• – this is a strong, durable steel axe. The great thing about this axe is the shock absorption, reducing stress on your body each time you use it.
  • CRKT Woods Tomahawk Axe – if you prefer a wooden axe, this is the one to go for. It’s a lightweight camping axe, ideal for chopping firewood, and it’s easy to replace the handle if necessary.

Frequently Asked Questions

Here are some commonly asked questions you may want to know the answers to:

How can I build a fire on a camping trip?

camping fire countryside

Building a campfire takes a bit of practice, but it gets easier once you’ve got the hang of it. It can help you to create a comfortable campsite and will allow you to toast marshmallows and stay warm while you stargaze at night.

The first thing to do is to pick a safe space for the fire. Your campsite may have a fire pit which makes things easier. Always check to see if campfires are allowed where you are. Clear away anything close to the fire pit/ring that may catch (dead branches, dry grasses, etc). The base of your fire pit should be gravel, sand, or soil, not grass.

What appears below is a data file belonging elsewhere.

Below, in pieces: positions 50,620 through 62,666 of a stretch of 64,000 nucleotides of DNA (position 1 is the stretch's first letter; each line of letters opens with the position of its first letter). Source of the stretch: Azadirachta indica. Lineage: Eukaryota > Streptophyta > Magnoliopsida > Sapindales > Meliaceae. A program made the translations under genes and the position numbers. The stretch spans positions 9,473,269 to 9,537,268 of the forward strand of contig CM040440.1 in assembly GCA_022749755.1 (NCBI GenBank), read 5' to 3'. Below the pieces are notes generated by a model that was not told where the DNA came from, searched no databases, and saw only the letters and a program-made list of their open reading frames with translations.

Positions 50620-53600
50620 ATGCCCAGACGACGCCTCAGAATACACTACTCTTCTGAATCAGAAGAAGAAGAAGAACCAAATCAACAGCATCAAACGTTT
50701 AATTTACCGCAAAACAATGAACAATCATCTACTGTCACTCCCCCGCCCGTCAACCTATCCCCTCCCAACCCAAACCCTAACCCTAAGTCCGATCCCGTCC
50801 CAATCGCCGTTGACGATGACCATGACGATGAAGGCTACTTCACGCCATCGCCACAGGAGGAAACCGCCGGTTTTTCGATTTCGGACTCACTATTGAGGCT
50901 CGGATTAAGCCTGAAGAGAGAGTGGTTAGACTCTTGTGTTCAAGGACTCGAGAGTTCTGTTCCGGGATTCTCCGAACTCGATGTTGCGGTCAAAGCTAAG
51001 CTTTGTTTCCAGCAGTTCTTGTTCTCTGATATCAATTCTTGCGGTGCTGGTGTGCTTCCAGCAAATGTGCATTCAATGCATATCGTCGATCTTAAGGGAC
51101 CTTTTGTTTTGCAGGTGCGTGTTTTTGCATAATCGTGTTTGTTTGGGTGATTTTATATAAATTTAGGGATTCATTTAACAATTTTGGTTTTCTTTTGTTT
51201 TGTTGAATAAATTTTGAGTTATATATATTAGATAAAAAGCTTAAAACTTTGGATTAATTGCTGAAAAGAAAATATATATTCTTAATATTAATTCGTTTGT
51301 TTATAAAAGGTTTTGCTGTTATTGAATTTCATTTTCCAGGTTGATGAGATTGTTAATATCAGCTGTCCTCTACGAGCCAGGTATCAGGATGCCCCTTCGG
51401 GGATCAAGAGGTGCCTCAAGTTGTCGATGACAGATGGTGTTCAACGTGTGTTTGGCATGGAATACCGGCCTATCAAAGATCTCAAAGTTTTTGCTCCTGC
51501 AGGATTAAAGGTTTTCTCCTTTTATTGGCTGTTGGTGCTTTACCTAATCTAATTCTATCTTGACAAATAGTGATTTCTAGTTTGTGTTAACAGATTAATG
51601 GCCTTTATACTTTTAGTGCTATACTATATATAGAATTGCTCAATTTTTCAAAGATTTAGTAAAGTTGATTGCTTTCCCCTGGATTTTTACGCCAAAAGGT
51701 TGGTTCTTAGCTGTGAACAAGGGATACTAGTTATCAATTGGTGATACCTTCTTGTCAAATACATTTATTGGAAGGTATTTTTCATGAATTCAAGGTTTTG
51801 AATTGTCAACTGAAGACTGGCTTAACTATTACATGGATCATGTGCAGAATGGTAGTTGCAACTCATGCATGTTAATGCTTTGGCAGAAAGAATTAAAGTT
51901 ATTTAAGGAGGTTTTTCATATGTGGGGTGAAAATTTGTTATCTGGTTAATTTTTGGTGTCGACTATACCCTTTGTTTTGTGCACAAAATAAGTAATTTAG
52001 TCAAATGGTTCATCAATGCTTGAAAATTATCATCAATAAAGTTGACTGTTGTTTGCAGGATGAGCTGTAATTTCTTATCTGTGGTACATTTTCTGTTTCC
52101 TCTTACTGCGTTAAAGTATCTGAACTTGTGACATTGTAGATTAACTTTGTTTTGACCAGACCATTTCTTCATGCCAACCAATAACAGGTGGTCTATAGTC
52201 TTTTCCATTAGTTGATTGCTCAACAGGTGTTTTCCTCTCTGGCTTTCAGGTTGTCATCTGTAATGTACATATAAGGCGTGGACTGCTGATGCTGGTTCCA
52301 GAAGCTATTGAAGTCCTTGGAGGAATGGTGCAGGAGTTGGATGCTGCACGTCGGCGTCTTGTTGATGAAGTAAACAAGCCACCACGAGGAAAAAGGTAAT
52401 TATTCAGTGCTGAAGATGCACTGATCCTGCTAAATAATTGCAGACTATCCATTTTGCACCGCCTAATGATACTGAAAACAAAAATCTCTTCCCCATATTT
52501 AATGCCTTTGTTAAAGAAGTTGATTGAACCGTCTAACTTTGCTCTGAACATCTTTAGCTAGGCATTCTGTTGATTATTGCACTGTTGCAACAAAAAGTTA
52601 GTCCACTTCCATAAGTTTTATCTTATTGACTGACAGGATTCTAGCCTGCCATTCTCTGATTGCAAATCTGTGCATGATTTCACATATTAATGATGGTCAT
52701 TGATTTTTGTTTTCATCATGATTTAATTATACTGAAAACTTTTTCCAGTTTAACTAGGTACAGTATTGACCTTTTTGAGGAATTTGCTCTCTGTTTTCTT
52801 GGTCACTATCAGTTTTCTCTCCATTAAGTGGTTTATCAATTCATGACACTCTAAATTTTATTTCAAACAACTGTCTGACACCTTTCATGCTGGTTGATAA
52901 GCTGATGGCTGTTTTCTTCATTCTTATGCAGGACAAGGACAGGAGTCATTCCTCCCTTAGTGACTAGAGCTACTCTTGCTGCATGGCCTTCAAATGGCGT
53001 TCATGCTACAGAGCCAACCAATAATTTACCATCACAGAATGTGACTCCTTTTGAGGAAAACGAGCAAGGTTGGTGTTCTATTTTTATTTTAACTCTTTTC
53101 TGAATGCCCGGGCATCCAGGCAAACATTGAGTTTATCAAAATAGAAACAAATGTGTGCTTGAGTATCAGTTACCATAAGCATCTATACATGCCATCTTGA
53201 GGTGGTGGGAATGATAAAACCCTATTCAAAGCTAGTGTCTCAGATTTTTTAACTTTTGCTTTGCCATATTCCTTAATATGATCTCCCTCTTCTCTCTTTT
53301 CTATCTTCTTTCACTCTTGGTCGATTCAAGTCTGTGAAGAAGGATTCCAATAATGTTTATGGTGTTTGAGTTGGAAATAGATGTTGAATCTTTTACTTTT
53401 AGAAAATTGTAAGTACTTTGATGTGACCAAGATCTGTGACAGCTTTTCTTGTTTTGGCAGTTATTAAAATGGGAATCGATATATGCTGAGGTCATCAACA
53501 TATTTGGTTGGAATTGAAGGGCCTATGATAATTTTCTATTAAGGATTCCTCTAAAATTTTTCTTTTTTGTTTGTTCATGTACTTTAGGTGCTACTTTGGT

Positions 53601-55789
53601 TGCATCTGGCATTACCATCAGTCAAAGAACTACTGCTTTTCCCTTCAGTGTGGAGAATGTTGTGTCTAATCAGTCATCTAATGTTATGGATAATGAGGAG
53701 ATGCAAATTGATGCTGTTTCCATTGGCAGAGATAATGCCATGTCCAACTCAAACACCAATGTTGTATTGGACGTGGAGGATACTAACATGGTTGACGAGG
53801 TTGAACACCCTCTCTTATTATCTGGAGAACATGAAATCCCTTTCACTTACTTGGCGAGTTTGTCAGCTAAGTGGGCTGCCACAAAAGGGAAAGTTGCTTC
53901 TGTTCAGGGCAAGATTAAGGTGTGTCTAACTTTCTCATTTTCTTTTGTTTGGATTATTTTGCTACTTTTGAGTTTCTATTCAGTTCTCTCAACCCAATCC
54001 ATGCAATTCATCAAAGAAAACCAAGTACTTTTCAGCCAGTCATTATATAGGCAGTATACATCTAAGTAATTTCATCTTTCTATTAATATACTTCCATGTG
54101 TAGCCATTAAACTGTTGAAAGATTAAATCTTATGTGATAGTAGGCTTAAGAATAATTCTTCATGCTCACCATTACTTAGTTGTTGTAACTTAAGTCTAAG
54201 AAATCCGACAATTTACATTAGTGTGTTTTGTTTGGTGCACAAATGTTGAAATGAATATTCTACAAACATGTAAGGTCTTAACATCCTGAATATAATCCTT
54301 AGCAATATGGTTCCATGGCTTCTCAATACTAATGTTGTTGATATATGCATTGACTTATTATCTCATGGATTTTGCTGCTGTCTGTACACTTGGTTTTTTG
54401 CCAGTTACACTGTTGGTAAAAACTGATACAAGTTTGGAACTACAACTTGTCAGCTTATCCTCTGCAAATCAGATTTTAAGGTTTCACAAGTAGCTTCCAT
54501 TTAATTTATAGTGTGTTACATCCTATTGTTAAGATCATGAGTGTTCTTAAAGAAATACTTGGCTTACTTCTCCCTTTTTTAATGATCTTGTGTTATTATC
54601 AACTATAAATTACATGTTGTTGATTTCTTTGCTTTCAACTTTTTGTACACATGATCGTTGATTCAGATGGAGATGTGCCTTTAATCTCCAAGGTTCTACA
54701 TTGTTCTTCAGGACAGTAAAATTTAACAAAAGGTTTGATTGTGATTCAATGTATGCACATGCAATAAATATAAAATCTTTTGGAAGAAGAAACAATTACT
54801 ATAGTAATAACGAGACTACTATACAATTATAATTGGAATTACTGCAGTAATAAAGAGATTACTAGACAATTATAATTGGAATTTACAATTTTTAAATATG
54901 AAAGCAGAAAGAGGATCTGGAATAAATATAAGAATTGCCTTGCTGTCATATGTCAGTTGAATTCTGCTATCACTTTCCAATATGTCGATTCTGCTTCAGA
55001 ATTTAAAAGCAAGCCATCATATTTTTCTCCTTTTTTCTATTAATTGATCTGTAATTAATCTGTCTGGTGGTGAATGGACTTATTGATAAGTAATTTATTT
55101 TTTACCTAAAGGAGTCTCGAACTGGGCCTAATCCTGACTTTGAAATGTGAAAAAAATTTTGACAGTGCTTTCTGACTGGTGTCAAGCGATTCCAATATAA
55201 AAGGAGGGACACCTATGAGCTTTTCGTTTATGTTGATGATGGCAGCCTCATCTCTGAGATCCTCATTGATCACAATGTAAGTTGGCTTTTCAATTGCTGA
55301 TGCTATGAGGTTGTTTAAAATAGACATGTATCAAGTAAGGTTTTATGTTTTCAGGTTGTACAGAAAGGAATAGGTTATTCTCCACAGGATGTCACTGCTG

Then, you can create a tinder bed. Tinder can be cardboard strips, wood chips, pine needles, dry leaves or grass, or store-bought fire starters. Next, add kindling (a layer of small twigs and branches). Then you can add your firewood in a teepee shape.

Then you can light the fire, and you’re done!

If you’re looking for more ideas on staying warm, check out our guide to the best heated portable chairs for the most luxuriously comfortable camping trip.